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trigger point injections
14 Replies
smurf - January 19

I have read a bit on this forum on trigger point injections. I have an appointment tomorrow to get one in my left arm but I am really scared. I am having a really hard time with my hands and as the weather gets colder I am really suffering. My dr. suggested that we try it starting with one injection and see how it goes. I have 2 little boys and even cuddling with them hurts me now. I am worried that it may make it even worse. Has anyone had any experiences that they can share?


Fantod - January 19

I had a series of trigger point injections in my lower back. If I can survive 12 at one time, one should be a piece of cake.

Take an ice pack with you to apply to the injection site. I also used a sports rub on the injection sites when I got home. That seemed to help with the general soreness. It might take a couple of days for the soreness to wear off but for me it was well worth the process.

Trigger point injections break the pain cycle. I had relief from my situation for the first time in months. The "cure" lasted about 6 months which was an added bonus.

I think you'll do fine. Take care.


smurf - January 19

Thank you for your quick responce. I feel much better about it now. What exactly was in your injections I have been reading about a few diff options?


Fantod - January 19

My injections consisted of lidociane followed by an injection of Sarapin. Sarapin is a derivative of the pitcher plant and has been around for over 70 years. It is not well known outside of the holistic community although my rheumotologist uses it. It is nontoxic to tissue so it can be used at regular intervals unlike cortisone. It is an extremely effective pain killer. There are no known side effects. I had relief for 6 months.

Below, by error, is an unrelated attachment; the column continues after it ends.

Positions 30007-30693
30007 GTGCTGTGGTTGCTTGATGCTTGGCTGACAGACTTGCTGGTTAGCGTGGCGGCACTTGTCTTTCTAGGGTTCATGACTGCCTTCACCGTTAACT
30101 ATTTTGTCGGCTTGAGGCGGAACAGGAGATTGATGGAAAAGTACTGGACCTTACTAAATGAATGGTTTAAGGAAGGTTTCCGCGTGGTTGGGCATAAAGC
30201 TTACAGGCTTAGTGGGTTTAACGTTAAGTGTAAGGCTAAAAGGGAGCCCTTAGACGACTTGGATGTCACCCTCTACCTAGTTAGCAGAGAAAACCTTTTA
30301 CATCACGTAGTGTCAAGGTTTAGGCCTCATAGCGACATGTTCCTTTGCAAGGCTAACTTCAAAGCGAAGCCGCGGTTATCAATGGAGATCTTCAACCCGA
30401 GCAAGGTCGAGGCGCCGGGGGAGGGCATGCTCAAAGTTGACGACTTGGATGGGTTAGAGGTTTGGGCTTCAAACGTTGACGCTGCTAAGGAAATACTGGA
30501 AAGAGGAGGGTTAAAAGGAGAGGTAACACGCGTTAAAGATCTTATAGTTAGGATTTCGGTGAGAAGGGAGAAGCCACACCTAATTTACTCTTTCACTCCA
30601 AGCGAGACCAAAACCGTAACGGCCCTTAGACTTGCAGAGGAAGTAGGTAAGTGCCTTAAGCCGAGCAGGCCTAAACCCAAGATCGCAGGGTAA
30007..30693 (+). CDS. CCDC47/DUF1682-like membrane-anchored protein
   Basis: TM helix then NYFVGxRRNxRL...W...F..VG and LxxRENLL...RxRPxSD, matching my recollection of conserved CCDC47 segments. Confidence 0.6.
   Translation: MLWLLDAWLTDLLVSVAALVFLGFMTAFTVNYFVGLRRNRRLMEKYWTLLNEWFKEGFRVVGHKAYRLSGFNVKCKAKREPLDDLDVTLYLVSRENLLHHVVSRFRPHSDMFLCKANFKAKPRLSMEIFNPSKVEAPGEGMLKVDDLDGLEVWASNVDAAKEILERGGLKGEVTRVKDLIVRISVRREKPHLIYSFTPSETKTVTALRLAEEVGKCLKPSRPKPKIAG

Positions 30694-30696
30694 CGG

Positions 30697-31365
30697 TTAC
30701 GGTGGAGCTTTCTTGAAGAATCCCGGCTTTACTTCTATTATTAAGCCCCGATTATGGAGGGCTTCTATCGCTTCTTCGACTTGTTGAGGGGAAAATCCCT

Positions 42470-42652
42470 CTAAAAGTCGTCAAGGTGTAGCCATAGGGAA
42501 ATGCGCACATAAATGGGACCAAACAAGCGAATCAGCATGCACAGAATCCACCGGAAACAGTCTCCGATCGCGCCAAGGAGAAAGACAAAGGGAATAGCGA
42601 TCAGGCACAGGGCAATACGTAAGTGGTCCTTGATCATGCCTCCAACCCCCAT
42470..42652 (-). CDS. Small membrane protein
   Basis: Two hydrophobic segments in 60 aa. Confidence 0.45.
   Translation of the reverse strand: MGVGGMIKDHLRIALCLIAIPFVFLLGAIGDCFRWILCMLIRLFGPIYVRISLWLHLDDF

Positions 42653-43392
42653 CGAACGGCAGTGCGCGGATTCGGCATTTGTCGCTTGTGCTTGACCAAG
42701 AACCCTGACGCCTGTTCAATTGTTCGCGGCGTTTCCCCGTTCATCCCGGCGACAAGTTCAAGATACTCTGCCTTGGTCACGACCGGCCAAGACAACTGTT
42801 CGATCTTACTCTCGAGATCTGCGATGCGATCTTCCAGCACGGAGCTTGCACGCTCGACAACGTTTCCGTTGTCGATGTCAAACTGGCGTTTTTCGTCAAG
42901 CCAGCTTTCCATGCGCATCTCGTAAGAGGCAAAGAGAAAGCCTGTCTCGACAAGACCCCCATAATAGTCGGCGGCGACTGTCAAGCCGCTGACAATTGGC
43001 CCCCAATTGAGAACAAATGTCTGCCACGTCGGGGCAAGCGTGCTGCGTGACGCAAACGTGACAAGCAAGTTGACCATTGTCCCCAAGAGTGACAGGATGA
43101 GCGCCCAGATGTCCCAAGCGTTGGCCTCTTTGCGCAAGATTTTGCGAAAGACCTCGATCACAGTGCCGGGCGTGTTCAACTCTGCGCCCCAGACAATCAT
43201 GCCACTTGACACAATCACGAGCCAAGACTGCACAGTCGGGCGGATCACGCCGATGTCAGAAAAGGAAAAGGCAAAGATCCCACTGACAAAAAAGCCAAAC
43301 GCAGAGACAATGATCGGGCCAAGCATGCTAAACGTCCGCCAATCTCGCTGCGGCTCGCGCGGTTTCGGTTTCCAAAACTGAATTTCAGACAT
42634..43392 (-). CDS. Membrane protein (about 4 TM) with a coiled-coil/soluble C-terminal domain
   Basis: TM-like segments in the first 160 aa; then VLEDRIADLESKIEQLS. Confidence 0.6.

You can find information about Sarapin online. This would be a good opportunity to educate your doctor about it. Also, no one with an autoimmune disorder should be exposed to steroids like cortisone unless it is absolutely necessary (like asthma inflammation and for the shortest time possible. Steroids compromise the immune system which is already weakened in someone who has FMS. I don;t know what your doctor is planning to use - this is just something to consider.

I hope your injection helps. It will take a few days for the soreness to ear off but I think you'll find it is worthwhile. Take care.


smurf - January 19

Thank you once again for your response. I will talk to my dr. about it tomorrow. I was on steroids for over 4 months for inflammation... and I don't want it in my body again if at all possible. I am finally starting to look somewhat like my old self after being off it since lat April - sadly a little older. Having FM has really aged me. I will let you all know how it goes and once again I really appreciate the information.


Fantod - January 19

Okay - now you have my attention. May I ask why you were on steroids for four months? There is no inflammation associated with FMS. Unless it was for an underlying condition like asthma, or arthitis they should not be used to treat FMS. And, four months is an outrageous amount of time to be on any steroid. I would be asking my doctor why this was necessary and probably refusing to consider that as a treatment option again. Steroids should be used in the smallest dose possible and for the shortest amount of time. Take care.


smurf - January 20

Thanks for your concern